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Immigrants' Choices When Starting A Family

Partnering and re-partnering in the UK
Copyright: Reptile8488

Considering that the immigrant population has remarkably increased in the United Kingdom over time, it is interesting to study how immigrants start and end their unions in the UK: Do they follow the same patterns as the ones found in the country where they are currently living?

To answer this question Tina Hannemann and Hill Kulu analyse union formation and dissolution dynamics of various immigrant groups and their descendants, and compare their patterns to those of the natives. Authors’ analyses are not limited to the first time that migrants or natives cohabitate or get married, but they also include second unions to get a comprehensive picture about opportunities and constraints faced by immigrants and their descendants when starting a family.

The findings of this study suggest that partnership patterns in the UK diverge significantly between natives and immigrants, and also across immigrant groups. This is because the social and cultural environment in which people grew up plays a fundamental role when deciding how to start or end a union.


Origin determines partnership outcomes

Cohabitation has been on the rise in the UK during the last decades. Many British women and men decide to start cohabiting and many of them marry eventually, but later in life. Getting divorced is also more frequent than in the past and people tend to start a new union after dissolution more often.

Hannemann and Kulu found relevant differences within immigrant groups. Women born in Caribbean and European countries largely choose to cohabit first, while most South Asian women marry directly (see Figure 1). A similar pattern by origin defines both marriage and cohabitation dissolutions. As a matter of fact, the highest share of breakups includes Caribbean and European women and the lowest involves those from South Asia (see Figure 2). To summarize, British and European women exhibit similar behaviours, while the greatest divergences are in regards to South Asian and Caribbean women.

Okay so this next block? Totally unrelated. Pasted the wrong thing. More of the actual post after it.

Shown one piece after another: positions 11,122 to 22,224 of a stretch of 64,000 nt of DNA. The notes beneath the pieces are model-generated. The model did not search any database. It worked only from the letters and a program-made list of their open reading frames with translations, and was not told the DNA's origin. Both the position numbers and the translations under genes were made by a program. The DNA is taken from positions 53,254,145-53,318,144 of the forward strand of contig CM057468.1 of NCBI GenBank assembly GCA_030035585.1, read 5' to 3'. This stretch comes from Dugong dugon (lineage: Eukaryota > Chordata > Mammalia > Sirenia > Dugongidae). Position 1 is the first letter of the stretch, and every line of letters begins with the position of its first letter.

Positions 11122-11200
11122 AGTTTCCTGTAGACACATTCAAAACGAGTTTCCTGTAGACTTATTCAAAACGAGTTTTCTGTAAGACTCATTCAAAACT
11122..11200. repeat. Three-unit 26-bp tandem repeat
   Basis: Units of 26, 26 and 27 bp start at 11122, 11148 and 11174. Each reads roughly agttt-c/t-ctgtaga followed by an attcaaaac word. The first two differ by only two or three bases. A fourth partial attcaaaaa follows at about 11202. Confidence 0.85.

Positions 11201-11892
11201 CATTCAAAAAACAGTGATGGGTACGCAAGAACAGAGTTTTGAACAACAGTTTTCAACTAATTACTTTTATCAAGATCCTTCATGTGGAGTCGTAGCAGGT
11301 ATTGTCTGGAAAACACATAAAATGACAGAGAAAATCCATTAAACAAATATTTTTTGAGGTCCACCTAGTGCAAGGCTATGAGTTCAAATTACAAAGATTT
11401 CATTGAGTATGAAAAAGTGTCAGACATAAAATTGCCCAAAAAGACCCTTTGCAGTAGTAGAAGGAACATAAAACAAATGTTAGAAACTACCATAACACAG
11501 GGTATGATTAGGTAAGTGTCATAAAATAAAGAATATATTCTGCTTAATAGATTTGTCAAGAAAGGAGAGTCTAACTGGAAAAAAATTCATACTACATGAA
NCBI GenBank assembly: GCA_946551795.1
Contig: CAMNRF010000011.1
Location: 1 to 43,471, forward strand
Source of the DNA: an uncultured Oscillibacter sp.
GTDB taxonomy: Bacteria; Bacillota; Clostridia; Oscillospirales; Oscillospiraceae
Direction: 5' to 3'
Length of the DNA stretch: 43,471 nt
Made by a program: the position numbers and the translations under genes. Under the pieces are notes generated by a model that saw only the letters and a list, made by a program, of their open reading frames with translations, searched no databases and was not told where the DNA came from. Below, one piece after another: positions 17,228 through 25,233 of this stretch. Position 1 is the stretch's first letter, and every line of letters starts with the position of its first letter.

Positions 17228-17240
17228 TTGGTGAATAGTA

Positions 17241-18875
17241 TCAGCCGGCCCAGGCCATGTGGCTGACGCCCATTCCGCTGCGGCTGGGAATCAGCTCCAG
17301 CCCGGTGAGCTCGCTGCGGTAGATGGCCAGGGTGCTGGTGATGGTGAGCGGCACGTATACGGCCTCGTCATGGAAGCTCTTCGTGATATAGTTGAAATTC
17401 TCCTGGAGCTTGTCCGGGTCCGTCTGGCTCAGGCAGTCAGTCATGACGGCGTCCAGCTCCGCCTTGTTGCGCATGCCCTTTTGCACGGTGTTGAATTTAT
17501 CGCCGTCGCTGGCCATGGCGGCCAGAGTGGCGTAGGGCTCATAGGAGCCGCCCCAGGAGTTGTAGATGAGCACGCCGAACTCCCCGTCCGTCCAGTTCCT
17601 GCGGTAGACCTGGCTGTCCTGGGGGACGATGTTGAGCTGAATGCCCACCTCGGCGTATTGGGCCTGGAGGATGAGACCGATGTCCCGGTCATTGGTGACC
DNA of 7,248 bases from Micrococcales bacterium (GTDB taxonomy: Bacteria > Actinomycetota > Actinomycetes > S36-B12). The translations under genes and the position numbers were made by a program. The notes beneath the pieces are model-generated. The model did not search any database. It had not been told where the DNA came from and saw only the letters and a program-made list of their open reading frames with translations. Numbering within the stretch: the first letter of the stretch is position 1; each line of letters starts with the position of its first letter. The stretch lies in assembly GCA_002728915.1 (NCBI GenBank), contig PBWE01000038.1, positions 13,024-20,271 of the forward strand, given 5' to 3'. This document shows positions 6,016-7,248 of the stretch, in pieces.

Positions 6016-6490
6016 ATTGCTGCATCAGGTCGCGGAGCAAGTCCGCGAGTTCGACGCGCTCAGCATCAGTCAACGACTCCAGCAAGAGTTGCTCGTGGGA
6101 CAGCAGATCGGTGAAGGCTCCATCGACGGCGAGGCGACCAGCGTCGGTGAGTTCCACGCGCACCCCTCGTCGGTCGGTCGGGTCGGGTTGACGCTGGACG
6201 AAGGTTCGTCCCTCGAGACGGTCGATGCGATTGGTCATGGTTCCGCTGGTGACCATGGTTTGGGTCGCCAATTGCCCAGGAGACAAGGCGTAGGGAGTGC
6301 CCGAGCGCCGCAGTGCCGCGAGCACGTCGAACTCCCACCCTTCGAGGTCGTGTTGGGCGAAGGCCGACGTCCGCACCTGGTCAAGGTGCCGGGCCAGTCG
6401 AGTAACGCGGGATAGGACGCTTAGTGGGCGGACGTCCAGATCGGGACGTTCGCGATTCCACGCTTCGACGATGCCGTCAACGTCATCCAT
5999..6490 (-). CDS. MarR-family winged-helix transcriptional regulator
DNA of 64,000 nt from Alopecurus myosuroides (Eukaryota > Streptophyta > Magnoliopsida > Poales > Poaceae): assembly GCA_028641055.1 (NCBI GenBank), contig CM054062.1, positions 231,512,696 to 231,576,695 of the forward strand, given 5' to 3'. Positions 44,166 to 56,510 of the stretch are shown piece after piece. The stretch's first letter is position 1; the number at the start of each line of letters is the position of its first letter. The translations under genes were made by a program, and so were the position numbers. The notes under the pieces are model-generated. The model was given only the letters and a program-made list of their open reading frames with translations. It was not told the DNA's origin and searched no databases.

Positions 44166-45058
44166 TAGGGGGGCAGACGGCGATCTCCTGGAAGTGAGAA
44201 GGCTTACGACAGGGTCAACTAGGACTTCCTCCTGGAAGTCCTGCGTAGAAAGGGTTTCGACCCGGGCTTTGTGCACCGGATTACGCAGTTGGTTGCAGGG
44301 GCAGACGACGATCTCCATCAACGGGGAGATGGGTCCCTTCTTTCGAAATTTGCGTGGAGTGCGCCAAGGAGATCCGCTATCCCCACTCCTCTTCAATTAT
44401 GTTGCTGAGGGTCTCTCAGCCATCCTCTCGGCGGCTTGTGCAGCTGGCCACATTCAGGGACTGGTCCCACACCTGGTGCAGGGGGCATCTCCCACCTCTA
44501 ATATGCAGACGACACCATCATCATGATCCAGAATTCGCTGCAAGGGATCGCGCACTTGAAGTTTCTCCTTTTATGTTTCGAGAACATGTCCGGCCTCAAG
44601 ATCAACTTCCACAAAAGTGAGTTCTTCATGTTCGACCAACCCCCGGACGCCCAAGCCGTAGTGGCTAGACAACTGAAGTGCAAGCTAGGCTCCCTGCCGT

Regarding the so-called second generation, results show that the ways in which the descendants of immigrants start or end a union largely resemble those of their parents rather than those of the native British population (see Figures 1&2). Therefore, the influence of native peers seems to play a minor role when they decide how to start a union.

Finally, women’s age influences the decision to start a family via cohabitation or marriage, that is, younger women choose cohabitation rather than marriage more frequently than older women, a pattern which has spread over the last decades. Age influences union breakups as well; divorces are currently commonplace among the youngest British couples.


Figure 1

Figure 1. Relative risks of first union formation: Competing risks model for women (cohabitation and marriage).


Figure 2

Figure 2. Relative risks of first union dissolution: Competing risks model for women (cohabitation end).


Figure 3

Figure 3. Relative risks of first union dissolution: Competing risks model for women (marriage dissolution).


*This PopDigest has received funding from the European Union's Seventh Framework Programme (FP7/2007-2013) under grant agreement n° 320116 for the research project FamiliesAndSocieties.

( has the aim to investigate the diversity of family forms, relationships and life courses in Europe, to assess the compatibility of existing policies with these changes, and to contribute to evidence-based policy-making. The consortium brings together 25 leading universities and research institutes in 15 European countries and three transnational civil society organizations.

Author(s) of the original publication: 
Thais Garcia Pereiro